South Asia’s Orients (NeMLA’s 41st Annual Convention, April 7-11, 2010, Montreal
Call for Papers: South Asia’s Orients
41st Anniversary Convention, Northeast Modern Language Association (NeMLA)
April 7-11, 2010, Montreal, Quebec – Hilton Bonaventure
Deadline for submitting abstracts or proposals: September 30, 2009
Many scholars have examined travel accounts and trans-cultural encounters between Westerners and non-Westerners (Edward Said, Stephen Greenblatt, Peter Hulme, Mary Louise Pratt, and Roxanne Euben); however, researchers have been reluctant to examine similar encounters that took place among non-Western cultures. Although some scholars have proposed moving away from Western hegemony in order to examine “places that seem most peripheral to the march of European history” (Dipesh Chakrabarty in Provincializing Europe, 35), researchers continue to privilege Western-subaltern encounters. Therefore, this panel will examine South Asian cultural encounters with the various parts of the East, a vast geographic area that includes the Middle East, South East Asia, and the Far East.
The list of possible topics may include:
- South Asian travel accounts, memoirs, histories, and fictional narratives about the Orient (e.g. Vikram Seth’s travels through Sinkiang and Tibet, Pico Iyer’s reflections on Kyoto, Amitav Ghosh’s experiences in Egypt, and the depiction of the East in Salman Rushdie’s works and in Meena Alexander’s short stories).
- The experiences of South Asians in the Gulf region: What are the experiences of South Asians in that region? How do they depict their lives there, and how do they negotiate their identity and the location of “home”?
- South Asians in the South East Asia and the Far East: How do South Asians depict their encounter with “other” Orientals? Do Western histories and narratives interfere with their interaction with the East? Do South Asians affiliate themselves with Eastern cultures, or do they uphold their own culture as superior?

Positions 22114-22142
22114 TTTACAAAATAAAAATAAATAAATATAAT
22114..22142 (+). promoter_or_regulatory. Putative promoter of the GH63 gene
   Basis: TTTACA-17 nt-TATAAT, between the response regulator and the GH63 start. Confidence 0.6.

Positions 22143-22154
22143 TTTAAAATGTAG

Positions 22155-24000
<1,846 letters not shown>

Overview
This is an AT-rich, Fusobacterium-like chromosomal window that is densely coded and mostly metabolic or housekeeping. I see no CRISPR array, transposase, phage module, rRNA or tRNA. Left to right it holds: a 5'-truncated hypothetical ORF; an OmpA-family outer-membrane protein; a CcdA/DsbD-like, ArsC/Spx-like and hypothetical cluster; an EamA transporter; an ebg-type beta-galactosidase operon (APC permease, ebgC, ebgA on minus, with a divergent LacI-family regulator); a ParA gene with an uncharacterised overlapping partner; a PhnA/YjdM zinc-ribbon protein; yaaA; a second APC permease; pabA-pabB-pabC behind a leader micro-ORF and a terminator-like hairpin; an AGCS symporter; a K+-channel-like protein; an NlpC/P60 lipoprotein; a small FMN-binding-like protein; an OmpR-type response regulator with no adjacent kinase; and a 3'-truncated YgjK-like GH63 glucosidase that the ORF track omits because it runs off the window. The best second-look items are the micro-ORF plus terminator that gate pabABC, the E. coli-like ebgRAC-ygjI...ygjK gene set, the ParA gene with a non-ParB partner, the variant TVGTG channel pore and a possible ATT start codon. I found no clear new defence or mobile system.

- South Asian Diasporas in the East: What are the experiences of South Asians who have relocated to the East? How do they negotiate the concept of “home” and “homeland”? How do they interact with Eastern locals? How do Eastern cultures shape their ethnic, cultural, and political identity? How do South Asians, living in South Asia, regard those who have settled in the East? Are they treated in the same manner as South Asians living in the West?
- Role of race, caste, and ethnicity: To what extent does race, caste, or ethnicity play a role in depicting encounters with the East?
Please send 250-300 word proposals by July 30, 2009 to Suha Kudsieh at Trent University: firstname.lastname@example.org.
Please include with your abstract the following info:
Name and Affiliation
A/V requirements (if any; $10 handling fee)
The panel welcomes papers that examine works published in Hindi, Urdu, Bengali, Tamil, and similar South Asian languages, in addition to works written in Anglophone; however, it is important to note that all papers must be delivered in English at the conference.
The 41st Annual Convention will feature approximately 350 sessions, as well as dynamic speakers and cultural events. Details and the complete Call for Papers for the 2010 Convention will be posted in June:www.nemla.org.
Interested participants may submit abstracts to more than one NeMLA session; however panelists can only present one paper (panel or seminar). Convention participants may present a paper at a panel and also present at a creative session or participate in a roundtable.
Travel to Canada now requires a passport for U.S. citizens; please get your passport application in early.
All presenters are expected to pay NeMLA’s convention registration and membership fees. For more details, please check: http://www.nemla.org/about/membership.html